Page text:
Let’s talk turkey. If you’re a zealot like myself, you’ve already planned out your Thanksgiving menu, tested any newcomers to your spread, and written a shopping list for when you head to the grocery store ready to throw elbows for the best bird. However, if you haven’t given your holiday table any thought yet, not to worry. I’ve taken the initiative to break down how to get the juiciest, most golden turkey you’ve ever had.
Call it a brine of the times, but I challenge you to make this the year you brine your turkey. If you’ve never done it before, it’s an easy way to add some much-welcomed flavor and moisture to your centerpiece dish. And if you have done it, I’m here to offer you my version, which I’m naturally inclined to say is the best.
So the first question you may have is, “what is a brine?” Simply put, it’s a solution of salt water in which you submerge (typically lean) meats overnight. The salt allows the proteins in the meat to absorb water, which is then retained after it cooks to make for a juicier end product. But that’s not all! Since it’s a salt solution, the brine seasons your turkey inside and out ― no matter how much salt you rub on the outside, there’s no other way to season the center of a 12-pound bird.
If you’re up for the challenge, let’s go through the process. My brine is a salt and sugar solution flavored with apple cider, lemon, rosemary, thyme and garlic. Adding aromatics to your brine helps take your turkey to the next level, letting all these holiday flavors infuse the meat. I add the salt, sugar and aromatics to a saucepan with the apple cider and a little water to dissolve, before adding ice water to cool it down (you don’t want to cook your bird when you throw it in). All you need to do is throw your turkey in a tall stock pot with the brine fully covering the bird.
The next morning, you’ll pull the turkey out and pat it dry with paper towels on a sheet tray. An important, often-overlooked step is to throw it back in the fridge uncovered to dry out the skin for a few hours. This is key to getting that crisp golden skin you crave. The final step is to pull out your bird at least an hour before cooking to let it come to room temperature (this helps it to cook evenly) and rub it down with butter.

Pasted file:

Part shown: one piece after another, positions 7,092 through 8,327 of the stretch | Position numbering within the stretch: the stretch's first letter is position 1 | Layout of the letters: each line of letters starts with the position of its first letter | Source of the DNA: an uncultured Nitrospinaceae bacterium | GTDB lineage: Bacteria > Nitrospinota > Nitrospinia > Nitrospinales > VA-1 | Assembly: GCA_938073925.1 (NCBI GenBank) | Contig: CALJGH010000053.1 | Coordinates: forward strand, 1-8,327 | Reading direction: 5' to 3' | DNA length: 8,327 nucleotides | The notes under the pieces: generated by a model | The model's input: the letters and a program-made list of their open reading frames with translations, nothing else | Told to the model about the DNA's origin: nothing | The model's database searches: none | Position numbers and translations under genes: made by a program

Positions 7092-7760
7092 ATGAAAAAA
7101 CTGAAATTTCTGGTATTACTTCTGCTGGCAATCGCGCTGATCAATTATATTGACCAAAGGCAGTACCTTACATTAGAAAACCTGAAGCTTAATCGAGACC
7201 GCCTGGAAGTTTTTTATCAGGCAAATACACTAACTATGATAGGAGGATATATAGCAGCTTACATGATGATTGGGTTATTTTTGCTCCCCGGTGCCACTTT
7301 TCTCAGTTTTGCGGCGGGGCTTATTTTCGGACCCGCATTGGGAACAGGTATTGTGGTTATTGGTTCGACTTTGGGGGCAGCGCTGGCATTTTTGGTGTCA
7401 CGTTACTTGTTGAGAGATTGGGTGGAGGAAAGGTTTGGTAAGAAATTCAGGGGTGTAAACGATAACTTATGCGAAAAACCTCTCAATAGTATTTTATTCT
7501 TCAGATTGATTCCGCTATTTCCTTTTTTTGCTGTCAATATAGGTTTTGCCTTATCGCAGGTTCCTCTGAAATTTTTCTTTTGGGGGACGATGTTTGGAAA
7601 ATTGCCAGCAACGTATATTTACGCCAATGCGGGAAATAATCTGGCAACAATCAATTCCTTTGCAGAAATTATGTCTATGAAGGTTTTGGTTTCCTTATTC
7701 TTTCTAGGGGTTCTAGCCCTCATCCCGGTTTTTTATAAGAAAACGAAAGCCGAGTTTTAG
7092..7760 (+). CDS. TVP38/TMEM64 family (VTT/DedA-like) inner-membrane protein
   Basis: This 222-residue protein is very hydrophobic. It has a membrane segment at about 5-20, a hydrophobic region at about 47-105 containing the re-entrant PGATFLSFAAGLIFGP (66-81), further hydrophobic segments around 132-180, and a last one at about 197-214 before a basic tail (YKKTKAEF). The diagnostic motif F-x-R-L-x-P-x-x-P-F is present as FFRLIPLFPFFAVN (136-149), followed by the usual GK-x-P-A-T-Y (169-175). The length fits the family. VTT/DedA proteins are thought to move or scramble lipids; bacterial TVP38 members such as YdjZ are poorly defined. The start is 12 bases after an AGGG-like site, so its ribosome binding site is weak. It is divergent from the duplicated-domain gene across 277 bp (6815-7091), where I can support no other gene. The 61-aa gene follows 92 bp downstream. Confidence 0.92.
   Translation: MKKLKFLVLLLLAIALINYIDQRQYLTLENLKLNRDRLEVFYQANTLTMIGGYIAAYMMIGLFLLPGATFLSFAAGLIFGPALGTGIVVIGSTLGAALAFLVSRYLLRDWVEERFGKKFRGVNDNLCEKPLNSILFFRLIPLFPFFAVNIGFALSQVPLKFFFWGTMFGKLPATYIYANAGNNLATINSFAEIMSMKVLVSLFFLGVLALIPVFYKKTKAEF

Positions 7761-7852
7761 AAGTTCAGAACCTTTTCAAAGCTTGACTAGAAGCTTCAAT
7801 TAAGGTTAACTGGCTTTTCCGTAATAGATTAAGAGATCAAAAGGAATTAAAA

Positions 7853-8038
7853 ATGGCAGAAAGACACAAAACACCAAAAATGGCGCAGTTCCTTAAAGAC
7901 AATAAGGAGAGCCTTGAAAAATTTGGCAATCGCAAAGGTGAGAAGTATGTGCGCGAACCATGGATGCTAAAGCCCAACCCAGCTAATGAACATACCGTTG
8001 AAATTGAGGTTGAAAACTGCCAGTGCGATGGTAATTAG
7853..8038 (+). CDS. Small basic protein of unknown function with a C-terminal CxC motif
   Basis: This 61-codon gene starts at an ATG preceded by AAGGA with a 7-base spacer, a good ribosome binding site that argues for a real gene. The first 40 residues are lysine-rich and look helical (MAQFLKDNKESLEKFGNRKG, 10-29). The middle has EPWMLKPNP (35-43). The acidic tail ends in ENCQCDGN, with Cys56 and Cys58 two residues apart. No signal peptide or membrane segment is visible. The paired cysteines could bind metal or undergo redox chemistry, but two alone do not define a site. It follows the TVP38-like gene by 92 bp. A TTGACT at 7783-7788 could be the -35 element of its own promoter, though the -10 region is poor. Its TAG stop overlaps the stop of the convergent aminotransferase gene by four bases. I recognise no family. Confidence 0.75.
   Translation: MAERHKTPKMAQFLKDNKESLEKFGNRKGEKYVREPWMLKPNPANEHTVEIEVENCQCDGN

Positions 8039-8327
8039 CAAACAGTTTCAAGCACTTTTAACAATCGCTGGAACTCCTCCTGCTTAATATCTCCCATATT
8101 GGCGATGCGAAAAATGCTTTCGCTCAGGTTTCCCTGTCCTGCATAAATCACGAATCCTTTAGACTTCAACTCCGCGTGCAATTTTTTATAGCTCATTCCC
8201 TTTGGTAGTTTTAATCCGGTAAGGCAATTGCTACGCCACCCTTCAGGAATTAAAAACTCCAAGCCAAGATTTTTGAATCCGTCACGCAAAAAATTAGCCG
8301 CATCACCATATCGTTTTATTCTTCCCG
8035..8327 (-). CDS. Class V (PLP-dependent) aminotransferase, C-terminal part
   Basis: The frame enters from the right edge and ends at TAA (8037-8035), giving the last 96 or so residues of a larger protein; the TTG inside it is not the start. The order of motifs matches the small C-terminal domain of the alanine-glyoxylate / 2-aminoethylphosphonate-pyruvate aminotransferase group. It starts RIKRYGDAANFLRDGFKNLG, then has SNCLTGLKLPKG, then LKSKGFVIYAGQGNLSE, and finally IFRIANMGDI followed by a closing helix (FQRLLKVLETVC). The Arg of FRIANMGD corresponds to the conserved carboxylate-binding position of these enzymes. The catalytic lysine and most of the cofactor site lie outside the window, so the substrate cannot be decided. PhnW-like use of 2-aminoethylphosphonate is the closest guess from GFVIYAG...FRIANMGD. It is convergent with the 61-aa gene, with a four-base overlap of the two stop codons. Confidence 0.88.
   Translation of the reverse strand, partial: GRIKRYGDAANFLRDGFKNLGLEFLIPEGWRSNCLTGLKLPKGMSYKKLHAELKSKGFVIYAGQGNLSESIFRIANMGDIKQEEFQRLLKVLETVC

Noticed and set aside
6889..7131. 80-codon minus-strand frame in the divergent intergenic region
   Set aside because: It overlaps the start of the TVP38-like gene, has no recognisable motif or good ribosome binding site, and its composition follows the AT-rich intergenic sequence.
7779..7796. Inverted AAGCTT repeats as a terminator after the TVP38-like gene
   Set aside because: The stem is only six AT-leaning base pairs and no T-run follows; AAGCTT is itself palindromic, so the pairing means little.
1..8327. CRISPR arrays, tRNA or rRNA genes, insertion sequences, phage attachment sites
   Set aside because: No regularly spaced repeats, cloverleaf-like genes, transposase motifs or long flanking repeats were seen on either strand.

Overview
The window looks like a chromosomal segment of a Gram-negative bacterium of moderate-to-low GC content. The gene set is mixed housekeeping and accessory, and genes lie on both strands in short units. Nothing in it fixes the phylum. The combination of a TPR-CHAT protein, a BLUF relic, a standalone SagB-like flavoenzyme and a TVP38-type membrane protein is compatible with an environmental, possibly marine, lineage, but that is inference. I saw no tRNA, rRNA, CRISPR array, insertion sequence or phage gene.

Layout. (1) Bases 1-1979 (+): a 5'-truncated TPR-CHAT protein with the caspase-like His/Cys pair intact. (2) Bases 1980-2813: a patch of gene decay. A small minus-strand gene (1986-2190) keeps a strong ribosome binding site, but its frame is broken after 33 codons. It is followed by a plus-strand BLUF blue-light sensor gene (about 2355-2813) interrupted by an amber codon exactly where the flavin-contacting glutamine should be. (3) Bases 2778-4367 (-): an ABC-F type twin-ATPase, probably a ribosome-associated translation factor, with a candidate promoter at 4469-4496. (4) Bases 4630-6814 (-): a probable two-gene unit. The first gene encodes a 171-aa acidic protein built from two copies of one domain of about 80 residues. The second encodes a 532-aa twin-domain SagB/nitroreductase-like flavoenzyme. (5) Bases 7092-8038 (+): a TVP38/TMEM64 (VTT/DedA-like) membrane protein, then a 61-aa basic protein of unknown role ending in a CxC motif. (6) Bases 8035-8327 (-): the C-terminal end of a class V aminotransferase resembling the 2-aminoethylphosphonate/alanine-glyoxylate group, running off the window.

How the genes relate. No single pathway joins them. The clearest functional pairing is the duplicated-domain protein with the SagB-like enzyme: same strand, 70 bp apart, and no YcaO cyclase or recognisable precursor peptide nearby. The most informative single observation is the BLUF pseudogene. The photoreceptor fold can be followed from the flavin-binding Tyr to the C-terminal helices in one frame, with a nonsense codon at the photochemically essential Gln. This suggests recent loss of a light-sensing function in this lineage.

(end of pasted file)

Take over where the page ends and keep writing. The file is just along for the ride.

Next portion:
Now you’re ready to roast: I start the turkey in a roasting pan at 450 degrees Fahrenheit for 20 to 30 minutes to get golden and then drop the temperature to 350 degrees until it’s cooked through. Foil is your friend during this process. The second you see that skin getting too dark, tent it with foil to preserve that precious poultry skin.
Dry turkey should now be a distant memory, never to return again to your holiday table — something your family can truly be thankful for.
The Ultimate Brined Turkey
Prep Time: 30 minutes, plus overnight brining, drying and resting time
Total Time: 2 hours and 30 minutes, plus overnight brining, drying and resting time
18 cups cold water, divided
2 cups apple cider
1 1/2 cups kosher salt, plus more to taste
1 1/2 cups granulated sugar
6 sprigs rosemary
6 sprigs thyme
1 head garlic, halved
1 lemon, sliced
One 12-pound turkey, trussed
4 tablespoons unsalted butter, softened
2 tablespoons all-purpose flour
Freshly ground black pepper, to taste
1. In a small saucepan, heat 2 cups of water with apple cider, salt, sugar, rosemary, thyme, garlic and lemon over medium-high heat. Cook, stirring often, until the salt and sugar have dissolved, 3 to 4 minutes. Transfer to a large stock pot and stir in the remaining 16 cups cold water. Submerge the turkey and refrigerate overnight.
2. The next day, remove the turkey from the brine and dry well with paper towels. Place turkey on a sheet pan and refrigerate for 2 hours. Remove from the refrigerator and let temper at room temperature for 1 hour. Preheat the oven to 450 degrees Fahrenheit.
3. Rub the turkey liberally with the softened butter and place in a roasting pan. Roast, rotating halfway through until the breasts begin to get golden, 20 to 30 minutes. Reduce the heat to 350 degrees F and continue to cook, basting every 30 minutes, until golden and a thermometer reads 165 degrees F when inserted into the thigh, 1 1/2 to 2 hours. (If the breasts begin to get dark at any point, cover with foil and continue to cook.)
4. Remove from the oven and transfer to a large cutting board; let rest for 15 minutes.
5. To make the gravy, strain the pan drippings into a bowl and let sit for 5 minutes to let the fat rise to the top. Pour the fat into a small saucepan over medium heat. Whisk in the flour and cook until a blonde paste forms, 2 minutes. Slowly whisk in the remaining pan drippings and bring to a simmer. Cook until thickened, 5 minutes, then season with salt and pepper. Keep warm.
5. Carve the turkey (you can reserve the carcass for stock). Arrange on a platter and serve with gravy.